Thursday, December 02, 2021


Cruising update

It’s been great to get cruising again and with summer now underway this can only get better. 

It’s now official that La Nina weather conditions are expected this summer, bringing warmer than average sea and air temperatures (the sea temperature off Kawau is already 20.5d). The downside is La Nina also brings NE winds, increased rain and potentially some cyclonic conditions with the probability of increased thunderstorms. These can be problematic due to sudden and sometimes severe wind direction shifts, so anchor with care to allow for this.

We’ve done two week-long cruises recently, one to the Ponui area and one to Mahurangi and Kawau.

Diane landed this monster 72cm snapper in 35 metres SE of Kawau

You can’t always get what you want

We’ve owned our 16 metre Salthouse SportFisher, Rapport, for two years now and after 177 nights aboard find her a capable and comfortable cruiser. But when you buy a pre-owned boat you inevitably make some compromises and a major one for us was not having a large RHIB. We really enjoy exploring areas around our anchorage and ideally wanted a RHIB at least three metres long with a 15hp 4-stroke outboard and able to be lifted aboard using a crane. Rapport came without a crane and with an old Chinese built Takacat inflatable that we rubbished after a few weeks as it had too many pontoon air leaks to be economically repaired. In any case we didn’t like the Takacat’s inflatable floor limiting movement in the RHIB.

It was December and we urgently needed a dinghy that two of us could easily lift onto our foredeck cradle, so bought a new lightweight (33kg) Aquapro SLR 2.6m rigid-hulled inflatable and Honda 2.5hp 4-stroke air cooled outboard. We used the same outboard during our Med cruising years and found it very reliable and easy to start and lift. But for Rapport this was always a temporary solution and so aided by our best friend and long time boating companion, Frank, we started researching deck cranes and larger inflatables.

We knew this was going to be an expensive project and that making improvements to a boat doesn’t necessarily add value. A trusted marine broker’s thoughts were that future potential buyers of Rapport would expect a vessel of this size to carry a substantial RHIB and crane, so adding these would increase her sales appeal and value. We didn’t need too much convincing and reassured by his advice and the prospect of lots more fun ahead decided to proceed.

Finding a suitable crane

It would be possible to lift the new outboard from the RHIB using a simple transom-mounted hand-operated winch, unload the other gear and then pull the empty RHIB onto the foredeck by hand, but we’re getting a bit long in the tooth for that and want to be able to launch and retrieve the whole rig with minimal effort.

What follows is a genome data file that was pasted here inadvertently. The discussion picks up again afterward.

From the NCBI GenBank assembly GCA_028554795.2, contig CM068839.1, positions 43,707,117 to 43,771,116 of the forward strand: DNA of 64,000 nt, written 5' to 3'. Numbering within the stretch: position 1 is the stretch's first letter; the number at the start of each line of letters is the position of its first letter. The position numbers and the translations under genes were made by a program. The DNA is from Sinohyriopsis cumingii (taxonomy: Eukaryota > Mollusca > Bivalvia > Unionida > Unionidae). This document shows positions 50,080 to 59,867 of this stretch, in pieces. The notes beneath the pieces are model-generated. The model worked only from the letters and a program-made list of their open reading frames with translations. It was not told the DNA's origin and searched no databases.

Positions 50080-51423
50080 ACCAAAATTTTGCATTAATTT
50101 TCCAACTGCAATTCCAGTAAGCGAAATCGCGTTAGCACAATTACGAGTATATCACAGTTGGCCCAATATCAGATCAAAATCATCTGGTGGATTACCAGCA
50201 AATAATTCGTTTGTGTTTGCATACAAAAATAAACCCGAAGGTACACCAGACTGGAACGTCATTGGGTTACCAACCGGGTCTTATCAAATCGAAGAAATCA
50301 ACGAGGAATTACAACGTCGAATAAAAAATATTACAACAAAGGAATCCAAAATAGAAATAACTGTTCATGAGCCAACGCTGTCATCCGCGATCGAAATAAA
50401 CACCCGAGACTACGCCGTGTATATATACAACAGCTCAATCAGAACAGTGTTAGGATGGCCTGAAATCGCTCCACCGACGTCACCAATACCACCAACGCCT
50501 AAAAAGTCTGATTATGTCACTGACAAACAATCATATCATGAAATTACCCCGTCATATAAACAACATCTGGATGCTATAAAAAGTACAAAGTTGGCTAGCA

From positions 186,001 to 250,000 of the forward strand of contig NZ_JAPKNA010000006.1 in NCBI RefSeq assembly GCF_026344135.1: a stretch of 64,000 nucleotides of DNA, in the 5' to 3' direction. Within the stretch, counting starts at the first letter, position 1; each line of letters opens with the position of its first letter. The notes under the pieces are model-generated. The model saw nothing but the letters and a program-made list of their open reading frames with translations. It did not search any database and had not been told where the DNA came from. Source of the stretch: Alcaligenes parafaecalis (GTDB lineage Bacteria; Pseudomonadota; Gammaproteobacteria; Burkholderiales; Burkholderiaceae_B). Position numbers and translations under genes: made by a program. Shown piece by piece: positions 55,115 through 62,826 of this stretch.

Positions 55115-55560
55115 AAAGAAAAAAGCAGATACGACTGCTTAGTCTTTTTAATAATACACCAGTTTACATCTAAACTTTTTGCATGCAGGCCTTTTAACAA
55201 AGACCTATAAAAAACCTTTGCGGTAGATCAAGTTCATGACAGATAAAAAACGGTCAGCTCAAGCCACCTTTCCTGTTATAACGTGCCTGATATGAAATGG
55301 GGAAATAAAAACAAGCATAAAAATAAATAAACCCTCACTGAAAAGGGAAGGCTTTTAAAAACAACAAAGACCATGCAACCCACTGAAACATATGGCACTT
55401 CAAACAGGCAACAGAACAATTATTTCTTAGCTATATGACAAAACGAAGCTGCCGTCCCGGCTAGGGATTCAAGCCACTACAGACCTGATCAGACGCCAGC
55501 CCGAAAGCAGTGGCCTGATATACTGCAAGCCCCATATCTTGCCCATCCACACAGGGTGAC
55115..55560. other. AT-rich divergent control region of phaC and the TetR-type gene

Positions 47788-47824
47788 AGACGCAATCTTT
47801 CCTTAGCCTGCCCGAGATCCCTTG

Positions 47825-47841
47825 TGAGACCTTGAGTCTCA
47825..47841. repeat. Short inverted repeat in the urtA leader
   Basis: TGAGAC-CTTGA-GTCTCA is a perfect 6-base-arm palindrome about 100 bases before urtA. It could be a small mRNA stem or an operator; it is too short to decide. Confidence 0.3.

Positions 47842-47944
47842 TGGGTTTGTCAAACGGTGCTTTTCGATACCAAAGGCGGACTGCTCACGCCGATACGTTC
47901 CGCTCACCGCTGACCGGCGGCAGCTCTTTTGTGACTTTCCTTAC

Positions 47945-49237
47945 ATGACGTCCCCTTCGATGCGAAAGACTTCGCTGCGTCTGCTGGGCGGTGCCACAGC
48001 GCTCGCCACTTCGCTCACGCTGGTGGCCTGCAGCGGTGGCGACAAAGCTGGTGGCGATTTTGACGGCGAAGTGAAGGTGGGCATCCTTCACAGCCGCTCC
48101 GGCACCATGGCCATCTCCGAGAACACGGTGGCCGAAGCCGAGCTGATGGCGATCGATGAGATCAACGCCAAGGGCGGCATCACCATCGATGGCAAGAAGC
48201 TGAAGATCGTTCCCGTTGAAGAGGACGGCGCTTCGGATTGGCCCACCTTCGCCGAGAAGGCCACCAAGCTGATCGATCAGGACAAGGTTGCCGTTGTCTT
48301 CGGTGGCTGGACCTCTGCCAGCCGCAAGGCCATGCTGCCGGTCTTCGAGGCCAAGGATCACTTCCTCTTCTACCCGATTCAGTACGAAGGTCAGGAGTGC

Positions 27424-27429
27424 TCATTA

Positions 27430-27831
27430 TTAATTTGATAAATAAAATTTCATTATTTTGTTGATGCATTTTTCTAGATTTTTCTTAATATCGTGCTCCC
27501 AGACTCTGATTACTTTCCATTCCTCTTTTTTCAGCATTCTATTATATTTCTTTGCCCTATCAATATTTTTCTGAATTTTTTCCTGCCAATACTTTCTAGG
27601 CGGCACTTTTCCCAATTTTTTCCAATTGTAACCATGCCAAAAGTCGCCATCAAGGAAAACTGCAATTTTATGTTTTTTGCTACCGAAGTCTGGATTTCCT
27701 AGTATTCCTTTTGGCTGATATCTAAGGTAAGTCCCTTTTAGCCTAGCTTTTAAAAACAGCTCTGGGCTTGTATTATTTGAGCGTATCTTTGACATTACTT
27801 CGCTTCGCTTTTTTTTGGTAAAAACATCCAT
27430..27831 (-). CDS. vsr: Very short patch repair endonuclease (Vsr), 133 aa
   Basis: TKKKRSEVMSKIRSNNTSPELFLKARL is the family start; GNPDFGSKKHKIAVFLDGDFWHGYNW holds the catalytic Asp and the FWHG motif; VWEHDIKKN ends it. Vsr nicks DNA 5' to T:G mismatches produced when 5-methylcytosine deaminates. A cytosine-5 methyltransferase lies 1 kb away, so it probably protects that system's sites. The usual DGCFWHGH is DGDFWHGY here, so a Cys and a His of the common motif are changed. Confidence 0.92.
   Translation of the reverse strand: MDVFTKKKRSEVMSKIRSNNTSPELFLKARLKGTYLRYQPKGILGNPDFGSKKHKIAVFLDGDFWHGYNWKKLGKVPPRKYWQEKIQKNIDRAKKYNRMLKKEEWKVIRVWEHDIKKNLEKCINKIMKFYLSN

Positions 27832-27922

The RHIB with its outboard, fuel and gear will weigh about 150kg so we need a 24V DC powered crane with a safe working load of at least that. We find plenty of options for large cranes but few for smaller units.

Motor Yacht Services (MYS) are the New Zealand agent for Brisbane-based Australian Davits and Cranes (ADC) and we find them very helpful having fitted many ADCs with good results. MYS’s owner Dean Ryder checks Rapport and quotes $13,973 plus installation for their 350kg capacity crane mounted on our starboard side with its standpipe passing through our master berth’s wardrobe down to the keel to support the load. Delivery was quoted as 8 weeks ex factory.

Oceanlift cranes are produced on a bespoke basis in Rotorua and we find owner Mark Thomson also provides lots of information. Coincidentally the boat owner next to us in the marina is very happy with his Oceanlift. Mark visits Rapport and quotes $13,711 plus installation for his 200kg capacity crane with 6 weeks delivery.

Both units will suit us however the ADC’s additional capacity will provide an extra safety margin, more future flexibility and enhanced resale value. These factors combined with the fact that MYS install their ADC cranes whereas we need a separate contractor to install the Oceanlift lead us to choose ADC. We expect the installation to take around three days and to cost to around $6-8,000.

Which RHIB will suit us best?

We’re looking for a rugged rigid-hulled RHIB about 3 metres in length with room for four adults, able to plane with at least two adults aboard using a 15hp outboard, with generous beam for lateral stability, a snub rather than pointed bow for greater internal space forward, a false flat deck for easier internal movement and to keep contents dry, a high bow to deflect spray, robust pontoons with three separate air compartments, paddles rather than oars and rowlocks, internal lifting points, rubbing strakes, storage for anchor and accessories and handles on the pontoons and bow. We’ll also fit top-of-the-line Beachmaster pneumatic wheels and two rod holders. We have a preference for a powder coated alloy hull (being lighter and easier to repair), but will accept GRP all other things being equal.

We eliminate centre console options as in our view they take up too much room in a 3 metre RHIB and add too much weight, complexity and expense.

I’ve had good experiences with Aquapro and Frank has with Quicksilver, so we make a short list including these plus Southern Pacific and Zodiac. Initially we weren’t aware of AB and Seafarer and later add these to our list. All sellers we speak to are able to provide a complete package including outboard and are willing to negotiate deals.